Regional Variations in Medical Expenditure and Hospitalization Days for Heart Attack Patients in Japan: Evidence from the Tokai Acute Myocardial Study (TAMIS)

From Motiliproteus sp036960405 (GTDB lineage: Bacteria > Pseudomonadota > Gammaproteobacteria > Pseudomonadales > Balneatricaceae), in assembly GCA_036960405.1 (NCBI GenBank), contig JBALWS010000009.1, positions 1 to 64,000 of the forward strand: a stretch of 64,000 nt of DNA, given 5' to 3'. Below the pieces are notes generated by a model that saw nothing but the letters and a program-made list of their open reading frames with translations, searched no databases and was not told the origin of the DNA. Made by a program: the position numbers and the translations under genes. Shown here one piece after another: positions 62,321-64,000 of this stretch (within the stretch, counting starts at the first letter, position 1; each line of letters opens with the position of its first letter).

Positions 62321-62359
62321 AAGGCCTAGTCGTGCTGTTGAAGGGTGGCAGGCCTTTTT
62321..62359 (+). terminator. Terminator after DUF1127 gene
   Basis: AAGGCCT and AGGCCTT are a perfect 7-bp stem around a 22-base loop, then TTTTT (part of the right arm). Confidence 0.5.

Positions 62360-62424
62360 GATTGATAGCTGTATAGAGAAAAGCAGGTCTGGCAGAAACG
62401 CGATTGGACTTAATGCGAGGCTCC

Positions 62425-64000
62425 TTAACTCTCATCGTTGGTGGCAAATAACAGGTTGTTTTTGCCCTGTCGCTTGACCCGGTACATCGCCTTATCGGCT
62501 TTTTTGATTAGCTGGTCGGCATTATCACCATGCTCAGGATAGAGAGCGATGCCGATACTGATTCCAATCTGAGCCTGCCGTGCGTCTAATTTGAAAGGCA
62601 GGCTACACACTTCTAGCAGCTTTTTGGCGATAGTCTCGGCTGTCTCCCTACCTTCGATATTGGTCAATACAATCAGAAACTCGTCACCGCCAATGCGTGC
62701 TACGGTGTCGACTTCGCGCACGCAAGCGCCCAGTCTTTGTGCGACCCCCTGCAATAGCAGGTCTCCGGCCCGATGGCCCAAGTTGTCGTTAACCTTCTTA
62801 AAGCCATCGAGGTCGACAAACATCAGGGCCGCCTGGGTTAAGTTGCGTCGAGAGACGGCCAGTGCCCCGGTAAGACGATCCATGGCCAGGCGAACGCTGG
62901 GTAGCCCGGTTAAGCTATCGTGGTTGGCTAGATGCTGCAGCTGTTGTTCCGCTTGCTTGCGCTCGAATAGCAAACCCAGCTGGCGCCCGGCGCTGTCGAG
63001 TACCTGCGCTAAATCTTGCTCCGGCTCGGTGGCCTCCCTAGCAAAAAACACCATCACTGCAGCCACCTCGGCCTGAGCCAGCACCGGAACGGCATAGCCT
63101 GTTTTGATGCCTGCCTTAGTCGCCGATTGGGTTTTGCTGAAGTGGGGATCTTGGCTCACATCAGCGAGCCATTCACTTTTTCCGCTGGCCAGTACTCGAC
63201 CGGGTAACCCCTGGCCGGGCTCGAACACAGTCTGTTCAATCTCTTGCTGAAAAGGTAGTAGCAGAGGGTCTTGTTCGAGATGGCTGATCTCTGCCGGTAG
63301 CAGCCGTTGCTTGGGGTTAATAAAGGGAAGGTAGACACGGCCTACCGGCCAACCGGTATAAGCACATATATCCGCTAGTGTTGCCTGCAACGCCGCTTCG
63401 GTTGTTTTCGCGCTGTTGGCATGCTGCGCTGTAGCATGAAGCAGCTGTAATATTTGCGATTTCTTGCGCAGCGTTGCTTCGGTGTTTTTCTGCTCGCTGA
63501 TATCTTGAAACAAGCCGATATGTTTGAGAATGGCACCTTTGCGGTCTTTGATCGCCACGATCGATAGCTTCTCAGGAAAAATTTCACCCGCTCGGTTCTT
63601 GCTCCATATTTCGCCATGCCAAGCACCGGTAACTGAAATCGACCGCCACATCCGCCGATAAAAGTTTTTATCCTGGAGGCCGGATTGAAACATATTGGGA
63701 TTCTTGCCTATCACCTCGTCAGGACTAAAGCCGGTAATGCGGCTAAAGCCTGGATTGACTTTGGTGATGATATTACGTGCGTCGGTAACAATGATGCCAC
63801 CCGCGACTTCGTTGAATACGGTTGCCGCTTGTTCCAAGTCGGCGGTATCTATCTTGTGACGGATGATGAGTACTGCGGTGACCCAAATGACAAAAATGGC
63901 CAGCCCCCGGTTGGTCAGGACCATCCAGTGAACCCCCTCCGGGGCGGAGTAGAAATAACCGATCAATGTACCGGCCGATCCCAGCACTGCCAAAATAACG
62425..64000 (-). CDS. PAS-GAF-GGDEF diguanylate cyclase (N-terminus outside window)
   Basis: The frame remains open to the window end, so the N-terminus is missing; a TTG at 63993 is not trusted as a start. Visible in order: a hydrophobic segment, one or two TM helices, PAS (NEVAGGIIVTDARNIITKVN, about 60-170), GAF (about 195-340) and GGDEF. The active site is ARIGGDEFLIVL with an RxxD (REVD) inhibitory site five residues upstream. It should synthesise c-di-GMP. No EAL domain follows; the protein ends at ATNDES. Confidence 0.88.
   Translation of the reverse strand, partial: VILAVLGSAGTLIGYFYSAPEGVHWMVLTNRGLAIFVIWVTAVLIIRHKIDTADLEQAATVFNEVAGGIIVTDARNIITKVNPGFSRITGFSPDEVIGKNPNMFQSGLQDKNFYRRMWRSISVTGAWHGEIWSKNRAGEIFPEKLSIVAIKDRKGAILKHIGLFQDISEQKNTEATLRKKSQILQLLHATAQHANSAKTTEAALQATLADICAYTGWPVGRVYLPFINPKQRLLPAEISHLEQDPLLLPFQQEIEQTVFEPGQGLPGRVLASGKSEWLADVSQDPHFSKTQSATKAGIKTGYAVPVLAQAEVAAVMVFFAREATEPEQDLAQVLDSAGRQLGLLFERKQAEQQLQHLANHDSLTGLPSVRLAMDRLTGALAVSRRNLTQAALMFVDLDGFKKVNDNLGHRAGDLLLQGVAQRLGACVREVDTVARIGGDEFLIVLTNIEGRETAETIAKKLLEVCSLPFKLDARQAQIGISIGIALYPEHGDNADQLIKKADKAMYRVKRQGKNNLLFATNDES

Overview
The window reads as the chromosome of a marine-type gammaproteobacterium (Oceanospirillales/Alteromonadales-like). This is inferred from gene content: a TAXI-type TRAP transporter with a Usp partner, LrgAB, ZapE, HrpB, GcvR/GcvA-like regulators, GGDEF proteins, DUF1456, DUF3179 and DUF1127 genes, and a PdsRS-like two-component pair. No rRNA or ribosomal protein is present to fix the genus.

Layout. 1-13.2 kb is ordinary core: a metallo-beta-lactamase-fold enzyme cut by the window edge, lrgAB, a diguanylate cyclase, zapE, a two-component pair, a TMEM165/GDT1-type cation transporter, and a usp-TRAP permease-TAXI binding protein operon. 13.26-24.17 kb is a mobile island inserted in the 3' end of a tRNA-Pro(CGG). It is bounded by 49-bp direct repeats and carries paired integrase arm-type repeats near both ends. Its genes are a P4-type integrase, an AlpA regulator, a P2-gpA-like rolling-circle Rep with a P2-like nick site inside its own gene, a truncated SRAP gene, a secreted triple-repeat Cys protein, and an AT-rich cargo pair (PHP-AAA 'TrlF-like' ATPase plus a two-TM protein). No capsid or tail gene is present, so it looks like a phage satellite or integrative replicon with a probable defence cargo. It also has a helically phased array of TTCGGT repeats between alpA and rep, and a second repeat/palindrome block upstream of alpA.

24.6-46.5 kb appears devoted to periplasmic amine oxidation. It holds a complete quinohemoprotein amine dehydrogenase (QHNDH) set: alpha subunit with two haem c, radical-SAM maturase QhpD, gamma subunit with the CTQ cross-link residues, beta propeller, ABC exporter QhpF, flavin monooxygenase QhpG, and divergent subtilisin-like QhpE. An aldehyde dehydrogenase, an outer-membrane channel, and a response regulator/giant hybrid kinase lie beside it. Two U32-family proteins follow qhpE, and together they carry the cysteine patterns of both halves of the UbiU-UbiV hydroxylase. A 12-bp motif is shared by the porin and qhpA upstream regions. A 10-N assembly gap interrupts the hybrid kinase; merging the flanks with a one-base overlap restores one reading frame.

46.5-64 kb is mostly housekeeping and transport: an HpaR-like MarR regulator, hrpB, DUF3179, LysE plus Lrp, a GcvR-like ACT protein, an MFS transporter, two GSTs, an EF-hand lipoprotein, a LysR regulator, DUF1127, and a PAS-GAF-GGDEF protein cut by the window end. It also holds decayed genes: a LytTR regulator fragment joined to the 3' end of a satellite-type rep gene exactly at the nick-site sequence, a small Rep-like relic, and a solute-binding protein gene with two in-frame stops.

The use of percutaneous transluminal coronary angioplasty (PTCA), a costly high-tech treatment for patients with acute myocardial infarction (AMI), is much more frequent in Japan than in other developed countries, resulting in large medical expenditure. Using chart-based data from the Tokai Acute Myocardial Infarction Study (TAMIS) and exploiting regional variations, we explore what factors explain the intensive use of PTCA in Japan, employing propensity score matching to estimate the average treatment effects on hospital expenditure and hospital days. We find that the probability of receiving high-tech treatment is affected by a patient's characteristics as well as the density of medical resources in a region. Moreover, once heterogeneity between treated and non-treated patients is adjusted for, medical expenditure is higher for treated patients while there are no significant differences in hospitalization days. Our findings imply that the higher medical costs resulting from high-tech treatments are not associated with better outcomes and that the frequent use of high-tech treatments is economically motivated., Abstract (104 words): In Japan, the use of percutaneous transluminal coronary angioplasty (PTCA) for the treatment of acute myocardial infarction (AMI) is extraordinarily frequent, resulting in large medical expenditure. Using chart-based data and exploiting regional variations, we explore what factors explain the frequent use of PTCA, employing propensity score matching to estimate the average treatment effects on hospital expenditure and hospital days. We find that the probability of receiving PTCA is affected by the density of medical resources in a region. Moreover, expenditure is higher for treated patients while there are no significant differences in hospitalization days, implying that the frequent use of PTCA is economically motivated.
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